Pi-hole - the first two weeks

It all started with someone trying to show me an article on their mobile phone. As an adblock user I’d forgotten how bad the world was with all the screen space being stolen by pop-unders, pop overs and I was soon done. After mulling it over for a little while I decided to use it as a flimsy excuse to buy another Raspberry Pi and trial running Pi-hole - ‘A black hole for internet advertisements’.

With the joy of Amazon Prime ensuring I’d have all the required pieces (Pi, SD Card, case and power supply) the very next day I downloaded the newest Raspian Lite image and went off to do something else. From the hardware arriving it took less than 30 minutes from getting the very pretty https://etcher.io/ to burn the image to having Pi-hole installed (wrapped up with flu I didn’t trust myself to use dd correctly) and running. The documentation, initial user experience, and web admin are all very well done and provide a very smooth first encounter. I moved my iPad over to using it, manually as Virgin media routers don’t allow you to set the DNS servers via their built-in DHCP functionality(!), and instantly noticed empty spaces on a few of the tabs I reloaded.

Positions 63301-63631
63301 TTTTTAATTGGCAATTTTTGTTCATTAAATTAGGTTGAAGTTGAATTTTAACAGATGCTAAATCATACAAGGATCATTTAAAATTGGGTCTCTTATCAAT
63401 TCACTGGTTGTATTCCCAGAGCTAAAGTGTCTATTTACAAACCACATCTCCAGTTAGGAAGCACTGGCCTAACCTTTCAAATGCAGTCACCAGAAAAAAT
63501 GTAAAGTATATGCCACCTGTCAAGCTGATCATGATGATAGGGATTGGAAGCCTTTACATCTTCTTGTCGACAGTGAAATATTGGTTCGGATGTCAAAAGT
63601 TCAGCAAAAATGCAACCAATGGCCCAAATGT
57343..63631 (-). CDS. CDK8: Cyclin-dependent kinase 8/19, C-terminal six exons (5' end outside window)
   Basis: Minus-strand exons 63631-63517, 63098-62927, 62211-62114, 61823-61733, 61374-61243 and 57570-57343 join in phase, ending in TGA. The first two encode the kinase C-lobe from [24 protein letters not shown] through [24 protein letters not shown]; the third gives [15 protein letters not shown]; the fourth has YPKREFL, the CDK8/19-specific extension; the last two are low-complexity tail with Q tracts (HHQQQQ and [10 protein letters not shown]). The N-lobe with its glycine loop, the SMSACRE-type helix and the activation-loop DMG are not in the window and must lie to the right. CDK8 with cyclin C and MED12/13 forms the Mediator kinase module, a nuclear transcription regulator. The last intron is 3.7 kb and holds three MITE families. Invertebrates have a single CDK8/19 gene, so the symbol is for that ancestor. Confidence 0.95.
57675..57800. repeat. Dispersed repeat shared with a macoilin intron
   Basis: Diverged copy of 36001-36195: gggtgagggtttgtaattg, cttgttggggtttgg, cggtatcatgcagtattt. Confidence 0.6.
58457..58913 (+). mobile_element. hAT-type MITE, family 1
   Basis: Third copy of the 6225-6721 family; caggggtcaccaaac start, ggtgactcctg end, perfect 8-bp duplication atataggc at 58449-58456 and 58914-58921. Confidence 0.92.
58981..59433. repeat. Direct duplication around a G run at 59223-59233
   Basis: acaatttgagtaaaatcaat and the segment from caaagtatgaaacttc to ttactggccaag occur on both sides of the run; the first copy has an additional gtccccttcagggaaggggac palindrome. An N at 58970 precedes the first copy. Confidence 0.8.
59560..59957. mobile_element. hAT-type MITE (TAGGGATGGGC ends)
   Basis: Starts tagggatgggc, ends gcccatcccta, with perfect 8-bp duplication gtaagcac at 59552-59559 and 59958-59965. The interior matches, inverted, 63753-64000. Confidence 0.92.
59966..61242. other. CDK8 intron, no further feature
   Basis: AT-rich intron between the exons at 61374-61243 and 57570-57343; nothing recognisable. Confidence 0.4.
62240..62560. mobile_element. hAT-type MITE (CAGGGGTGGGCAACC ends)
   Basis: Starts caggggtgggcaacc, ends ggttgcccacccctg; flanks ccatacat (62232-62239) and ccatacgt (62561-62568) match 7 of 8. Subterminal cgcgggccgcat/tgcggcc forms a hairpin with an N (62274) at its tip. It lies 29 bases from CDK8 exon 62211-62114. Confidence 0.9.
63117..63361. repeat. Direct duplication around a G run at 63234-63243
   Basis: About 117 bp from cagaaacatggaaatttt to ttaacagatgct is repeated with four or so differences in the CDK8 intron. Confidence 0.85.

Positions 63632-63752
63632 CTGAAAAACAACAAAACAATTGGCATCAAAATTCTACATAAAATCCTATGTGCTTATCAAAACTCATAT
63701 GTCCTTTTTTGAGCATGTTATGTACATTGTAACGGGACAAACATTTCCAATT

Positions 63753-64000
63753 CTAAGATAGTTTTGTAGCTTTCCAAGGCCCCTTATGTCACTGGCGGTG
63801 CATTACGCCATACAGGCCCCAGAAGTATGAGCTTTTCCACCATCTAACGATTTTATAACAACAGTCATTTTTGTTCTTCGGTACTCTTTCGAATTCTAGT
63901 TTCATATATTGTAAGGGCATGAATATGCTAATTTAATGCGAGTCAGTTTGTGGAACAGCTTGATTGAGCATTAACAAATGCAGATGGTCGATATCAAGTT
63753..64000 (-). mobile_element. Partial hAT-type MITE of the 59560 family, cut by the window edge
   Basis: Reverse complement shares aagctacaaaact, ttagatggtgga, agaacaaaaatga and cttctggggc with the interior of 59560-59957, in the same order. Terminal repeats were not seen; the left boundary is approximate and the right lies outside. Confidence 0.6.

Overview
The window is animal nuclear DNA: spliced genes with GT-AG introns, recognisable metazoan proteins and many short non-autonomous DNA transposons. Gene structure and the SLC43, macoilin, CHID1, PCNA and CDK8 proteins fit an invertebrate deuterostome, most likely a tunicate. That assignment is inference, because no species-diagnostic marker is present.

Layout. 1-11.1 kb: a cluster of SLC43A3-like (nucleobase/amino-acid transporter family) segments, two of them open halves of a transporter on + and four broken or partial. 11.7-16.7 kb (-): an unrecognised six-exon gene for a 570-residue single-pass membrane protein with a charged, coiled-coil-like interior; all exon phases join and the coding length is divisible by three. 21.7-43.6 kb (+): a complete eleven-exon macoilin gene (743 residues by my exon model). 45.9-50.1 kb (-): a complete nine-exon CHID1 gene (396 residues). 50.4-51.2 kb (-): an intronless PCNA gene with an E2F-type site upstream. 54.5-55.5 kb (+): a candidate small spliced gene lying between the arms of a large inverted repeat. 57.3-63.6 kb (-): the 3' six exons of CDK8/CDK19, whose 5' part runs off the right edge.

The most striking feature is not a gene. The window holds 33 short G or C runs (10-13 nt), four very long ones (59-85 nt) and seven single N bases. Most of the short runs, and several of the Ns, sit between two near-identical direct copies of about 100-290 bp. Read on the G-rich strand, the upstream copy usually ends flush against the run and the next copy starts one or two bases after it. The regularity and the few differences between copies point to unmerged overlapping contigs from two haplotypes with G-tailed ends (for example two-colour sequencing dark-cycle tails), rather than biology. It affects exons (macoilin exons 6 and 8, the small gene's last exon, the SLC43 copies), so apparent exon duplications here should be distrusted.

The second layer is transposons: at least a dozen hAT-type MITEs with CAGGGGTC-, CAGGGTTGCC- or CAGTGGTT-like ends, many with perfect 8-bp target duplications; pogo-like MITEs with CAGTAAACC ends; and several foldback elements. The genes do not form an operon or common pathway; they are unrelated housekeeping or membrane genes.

Number of DNS queries graph

I’ve been running pi-hole for a few weeks now and on a normal day it’s blocking between 7-12% of DNS queries, which is a nice little saving on bandwidth. The number rises significantly when family visits with all their horrible malware covered devices and other than adding it to my apt-get wrappers for security patching it’s been a great, zero touch, little service so far.